This section is from the book "The Fruit Manual: Containing The Descriptions And Synonyms Of The Fruits And Fruit Trees Of Great Britain", by Robert Hogg. Also available from Amazon: The Fruit Manual.
Fruit, a little turbinate, or top-shaped, somewhat resembling a quince. Eye, small, flat, with a short truncate or covered calyx. Stalk, short. Skin, yellow, a little reticulated with a slight greyish russet, and a few small specks intermixed.
Specific gravity of the juice, 1074.
As a cider apple, this appears to possess great merit, combining a slight degree of astringency with much sweetness; it ripens in October, and is also a good culinary apple during its season.
It was raised from seed by Daniel Stead, Esq., Brierly, near Leominster, Herefordshire (Knight and Lindley).
Stern Apfel. See Api Etoilé. Stettin Pippin. See Dutch Mignonne. Stibbert. See Sunmer Stibbert.
Fruit, below medium size; roundish, with prominent ribs which run into the eye, forming sharp ridges at the crown. Skin, of an uniform pale yellow, freckled and mottled with very thin dingy brown russet on the shaded side, and completely covered with the same on the side next the sun. Eye, small, half open, set in an irregular and angular basin. Stalk, very short, imbedded in a deep cavity. Flesh, white, tender, juicy, and pleasantly flavoured.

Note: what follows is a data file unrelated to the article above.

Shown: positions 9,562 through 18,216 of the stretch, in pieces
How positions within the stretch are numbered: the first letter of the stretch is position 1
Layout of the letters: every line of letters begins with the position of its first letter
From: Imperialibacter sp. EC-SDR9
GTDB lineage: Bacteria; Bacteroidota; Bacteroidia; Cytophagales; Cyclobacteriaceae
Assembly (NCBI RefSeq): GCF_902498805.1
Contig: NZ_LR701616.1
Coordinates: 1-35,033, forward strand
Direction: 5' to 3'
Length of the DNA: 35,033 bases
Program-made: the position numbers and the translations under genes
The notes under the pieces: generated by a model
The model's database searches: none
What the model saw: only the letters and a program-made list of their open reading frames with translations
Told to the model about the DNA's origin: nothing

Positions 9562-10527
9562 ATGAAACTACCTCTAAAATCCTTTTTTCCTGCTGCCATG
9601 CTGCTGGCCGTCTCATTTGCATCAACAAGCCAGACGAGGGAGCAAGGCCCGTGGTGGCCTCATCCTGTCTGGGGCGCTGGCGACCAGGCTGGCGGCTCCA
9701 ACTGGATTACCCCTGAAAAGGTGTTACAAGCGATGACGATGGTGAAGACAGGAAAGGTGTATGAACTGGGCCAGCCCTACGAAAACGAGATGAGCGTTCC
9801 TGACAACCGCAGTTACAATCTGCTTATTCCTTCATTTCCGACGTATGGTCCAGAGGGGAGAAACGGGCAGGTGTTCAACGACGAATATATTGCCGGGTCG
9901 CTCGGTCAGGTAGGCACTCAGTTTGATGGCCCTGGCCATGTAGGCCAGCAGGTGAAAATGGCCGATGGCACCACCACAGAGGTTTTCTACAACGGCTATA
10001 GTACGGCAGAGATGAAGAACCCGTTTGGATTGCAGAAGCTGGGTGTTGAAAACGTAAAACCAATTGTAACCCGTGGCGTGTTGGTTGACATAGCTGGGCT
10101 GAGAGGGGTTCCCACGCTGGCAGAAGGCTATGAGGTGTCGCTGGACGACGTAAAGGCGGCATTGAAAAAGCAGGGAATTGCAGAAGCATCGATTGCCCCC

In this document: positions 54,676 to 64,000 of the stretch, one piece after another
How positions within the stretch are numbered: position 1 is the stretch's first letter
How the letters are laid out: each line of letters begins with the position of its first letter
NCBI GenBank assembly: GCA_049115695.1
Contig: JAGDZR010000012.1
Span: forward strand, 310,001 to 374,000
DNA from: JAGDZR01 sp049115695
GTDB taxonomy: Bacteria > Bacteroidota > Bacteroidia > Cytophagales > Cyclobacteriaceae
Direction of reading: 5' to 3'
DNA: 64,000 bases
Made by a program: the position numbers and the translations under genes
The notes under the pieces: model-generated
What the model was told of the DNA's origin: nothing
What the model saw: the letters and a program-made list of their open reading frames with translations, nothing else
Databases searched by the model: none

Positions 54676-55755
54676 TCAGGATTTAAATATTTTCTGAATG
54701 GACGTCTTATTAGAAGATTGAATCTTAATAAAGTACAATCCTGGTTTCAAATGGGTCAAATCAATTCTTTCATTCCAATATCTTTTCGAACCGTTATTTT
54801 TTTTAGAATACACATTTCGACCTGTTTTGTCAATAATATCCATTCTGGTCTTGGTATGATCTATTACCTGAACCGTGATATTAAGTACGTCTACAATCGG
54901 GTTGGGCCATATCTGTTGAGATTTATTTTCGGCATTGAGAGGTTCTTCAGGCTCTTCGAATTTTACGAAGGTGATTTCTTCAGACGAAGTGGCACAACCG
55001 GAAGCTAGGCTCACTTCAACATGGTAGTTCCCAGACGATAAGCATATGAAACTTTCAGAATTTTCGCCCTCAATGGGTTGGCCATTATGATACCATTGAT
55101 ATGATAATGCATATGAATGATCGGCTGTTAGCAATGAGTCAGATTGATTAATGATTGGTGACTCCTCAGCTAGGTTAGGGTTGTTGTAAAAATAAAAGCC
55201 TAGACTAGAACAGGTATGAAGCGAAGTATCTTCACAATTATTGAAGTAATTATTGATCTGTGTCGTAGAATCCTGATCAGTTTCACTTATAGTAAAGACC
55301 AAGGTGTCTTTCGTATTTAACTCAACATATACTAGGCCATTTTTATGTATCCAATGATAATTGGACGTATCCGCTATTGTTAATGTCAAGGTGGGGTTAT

An early apple, grown in the neighbourhood of Lancaster; it is ripe in August, and continues in use during September.
Fruit, large, three inches and a half wide, and two inches and three-quarters high; round and oblate, even and regularly shaped. Skin, clear pea-green, which becomes pale yellow or straw-coloured when it ripens, with a blush and broken stripes of pale crimson on the side next the sun, and several large dots sprinkled over the surface. Eye, half closed, with erect convergent segments, set in a pretty deep, wide, and saucer-like basin. Stamens, median; tube, conical. Stalk, from half an inch to an inch long, slender, inserted in a deep and wide cavity, from which are branches of russet. Flesh, white, very tender, juicy, and of the character of that of Hawthornden. Cells, wide open, obovate; abaxile.
An excellent early culinary apple; in use in August and September. The tree is an immense bearer, and is well adapted for bush culture.
It was raised at Stirling by John Christie, a small nurseryman at Causeyhead, on the road to Bridge of Allan, about the year 1830.
Fruit, small, two inches wide at the base, and two inches high; tapering Pearmain-shaped, and even in its outline. Skin, yellow when ripe, with a tinge of orange on the side next the sun, marked all over the surface with traces of grey russet. Eye, large and closed, set in a round, saucer-like, plaited basin. Stalk, short, imbedded the whole of its length in a deep round cavity. Flesh, yellow, firm, crisp, brisk, and juicy, sweet, and with a nicely perfumed flavour.
An excellent dessert apple; in use from November till February.
Stone Pippin. See Norfolk Stone Pippin.
Stone Pippin. See Birmingham Pippin.
Stone's Apple. See Loddington.